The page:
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[p. 43]

The Second Battle of Bunker's Hill.

We use this caption advisedly, as the hill was then known as Bunker's. The result was not accomplished without resistance, there was considerable loss of life, as well as destruction of property occupied by the enemy, and some prisoners with their arms taken.

A study of a map of the locality at that period would show the area now covered by railroad tracks, freight houses etc., to have been the Charlestown Mill Pond. A later map would show the Tufts' Mill Pond, where is now the Charlestown Playground and the isthmus known as the ‘Neck,’ very narrow. At that time Samuel and Ebenezer Hall formerly of Medford were publishing the ‘New England Chronicle,’ (‘Printers’ they styled themselves) at Stoughton Hall, one of the Harvard College buildings in Cambridge.

To their paper of Thursday, January 11, 1776, we refer the readers of the Register for an interesting account of this affair:—

Cambridge, January 11.
‘Last Monday evening Major Knowlton was dispatched with 100 men, to make an incursion into Charlestown. He crossed the Mill Dam which lays between Cobble Hill and Bunker's Hill, about nine o'clock, and immediately proceeded down the street on the westerly side of Bunker's Hill; a part of the men under the command of Capt. Kyes, at the same time were ordered to take post on the east side of the street, just under the hill, in order to intercept any persons who might escape from the houses in the street, some of which were occupied by the enemy. These houses, which were a little without the compact part of the town, the enemy suffered to remain unburnt in June last, for their own convenience.—They were now surrounded and set fire to by our men. In one of them they found six soldiers, and one woman, all of whom except one refractory fellow, who was killed were brought off. In another of the houses, according to the information of the prisoners, lived seventeen of the enemy's carpenters. As the woman says she went to this house, in order to borrow something, just before our men arrived; but seeing no light, and not being able to get into that part of the house where they kept, she concluded they were all asleep; as it is very certain no one escaped from the house;—and as our [p. 44] men set fire to the building very suddenly, it is thought the whole seventeen perished in the flames. We burnt 10 houses and brought off 6 or 7 muskets. Three or four houses are still standing. The whole was performed in less than an hour, without the loss of a single man, either killed or wounded, notwithstanding the enemy kept up a considerable fire of musketry from Bunker's Hill.’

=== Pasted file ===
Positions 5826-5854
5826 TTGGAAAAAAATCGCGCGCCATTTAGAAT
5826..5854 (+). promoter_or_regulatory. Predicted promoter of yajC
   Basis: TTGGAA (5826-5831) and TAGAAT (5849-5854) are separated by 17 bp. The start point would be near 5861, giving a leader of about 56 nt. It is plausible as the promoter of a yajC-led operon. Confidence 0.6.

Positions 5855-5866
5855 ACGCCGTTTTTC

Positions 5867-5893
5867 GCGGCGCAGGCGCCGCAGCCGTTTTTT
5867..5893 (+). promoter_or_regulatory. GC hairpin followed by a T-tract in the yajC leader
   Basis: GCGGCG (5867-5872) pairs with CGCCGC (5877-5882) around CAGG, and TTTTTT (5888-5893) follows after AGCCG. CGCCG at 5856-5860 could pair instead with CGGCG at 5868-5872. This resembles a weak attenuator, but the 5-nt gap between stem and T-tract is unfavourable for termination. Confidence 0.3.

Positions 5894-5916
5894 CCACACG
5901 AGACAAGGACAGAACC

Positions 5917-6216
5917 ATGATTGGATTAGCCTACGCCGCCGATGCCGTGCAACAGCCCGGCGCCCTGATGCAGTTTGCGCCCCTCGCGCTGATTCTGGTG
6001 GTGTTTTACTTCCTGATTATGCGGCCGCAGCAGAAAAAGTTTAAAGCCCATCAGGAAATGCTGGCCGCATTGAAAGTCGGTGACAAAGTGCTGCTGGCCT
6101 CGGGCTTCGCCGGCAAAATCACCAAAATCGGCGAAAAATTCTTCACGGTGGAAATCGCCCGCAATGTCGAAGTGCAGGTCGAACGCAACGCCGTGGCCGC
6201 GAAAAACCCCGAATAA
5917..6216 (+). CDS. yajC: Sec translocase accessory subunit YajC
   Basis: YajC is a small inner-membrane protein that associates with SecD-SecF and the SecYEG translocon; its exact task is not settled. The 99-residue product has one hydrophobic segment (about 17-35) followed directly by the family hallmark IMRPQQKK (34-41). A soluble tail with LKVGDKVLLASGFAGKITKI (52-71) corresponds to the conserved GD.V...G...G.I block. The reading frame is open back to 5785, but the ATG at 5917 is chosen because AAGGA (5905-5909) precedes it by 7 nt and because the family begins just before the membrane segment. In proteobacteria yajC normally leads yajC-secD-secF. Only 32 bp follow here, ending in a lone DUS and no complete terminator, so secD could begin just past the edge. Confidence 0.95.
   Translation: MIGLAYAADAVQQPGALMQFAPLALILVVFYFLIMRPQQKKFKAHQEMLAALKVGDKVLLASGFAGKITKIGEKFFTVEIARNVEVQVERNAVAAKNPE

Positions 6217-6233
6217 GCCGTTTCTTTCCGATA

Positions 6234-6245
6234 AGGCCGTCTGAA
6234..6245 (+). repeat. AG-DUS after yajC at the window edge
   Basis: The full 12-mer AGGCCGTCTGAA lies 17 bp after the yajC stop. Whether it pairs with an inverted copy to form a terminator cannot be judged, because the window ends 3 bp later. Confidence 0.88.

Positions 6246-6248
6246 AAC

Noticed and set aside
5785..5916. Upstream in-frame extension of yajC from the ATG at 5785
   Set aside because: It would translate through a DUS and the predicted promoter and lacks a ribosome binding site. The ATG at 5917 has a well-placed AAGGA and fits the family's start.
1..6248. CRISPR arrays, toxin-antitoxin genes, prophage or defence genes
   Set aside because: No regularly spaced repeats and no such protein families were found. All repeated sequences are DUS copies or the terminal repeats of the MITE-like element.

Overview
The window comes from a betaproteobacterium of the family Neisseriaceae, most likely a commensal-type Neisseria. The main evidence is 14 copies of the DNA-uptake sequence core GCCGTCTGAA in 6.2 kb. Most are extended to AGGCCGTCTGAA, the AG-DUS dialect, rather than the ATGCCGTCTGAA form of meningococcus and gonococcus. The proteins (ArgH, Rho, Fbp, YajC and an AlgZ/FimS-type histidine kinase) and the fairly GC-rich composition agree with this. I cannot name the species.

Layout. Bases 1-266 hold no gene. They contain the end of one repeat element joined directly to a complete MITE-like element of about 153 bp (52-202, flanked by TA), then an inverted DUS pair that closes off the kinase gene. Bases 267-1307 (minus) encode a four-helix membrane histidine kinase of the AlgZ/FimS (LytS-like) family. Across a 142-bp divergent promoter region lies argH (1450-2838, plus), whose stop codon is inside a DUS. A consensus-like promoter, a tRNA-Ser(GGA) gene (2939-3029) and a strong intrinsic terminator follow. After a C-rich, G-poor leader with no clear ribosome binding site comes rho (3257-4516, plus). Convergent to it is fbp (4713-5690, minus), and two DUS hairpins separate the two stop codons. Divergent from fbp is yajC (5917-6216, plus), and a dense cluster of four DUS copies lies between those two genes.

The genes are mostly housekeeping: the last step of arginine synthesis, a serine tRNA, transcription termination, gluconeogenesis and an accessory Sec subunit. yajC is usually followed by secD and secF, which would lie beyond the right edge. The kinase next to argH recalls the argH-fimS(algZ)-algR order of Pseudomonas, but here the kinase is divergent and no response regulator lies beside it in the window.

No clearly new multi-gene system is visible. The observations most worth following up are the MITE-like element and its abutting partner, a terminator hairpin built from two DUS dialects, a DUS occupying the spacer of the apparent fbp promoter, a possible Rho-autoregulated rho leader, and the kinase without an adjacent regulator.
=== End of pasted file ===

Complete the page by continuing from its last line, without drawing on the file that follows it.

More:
The Cobble Hill referred to was the eminence on which was for many years the McLean Asylum, and the mill dam afforded the Continentals a short route into the beleaguered town. It also afforded a means of escape for at least one British deserter, as seen in the issue of January, 25:—

‘Since our last we have had several deserters from the enemy,— one of them stationed at Charlestown Mills, pitched his companion over the dam, and then run for Cobble Hill.’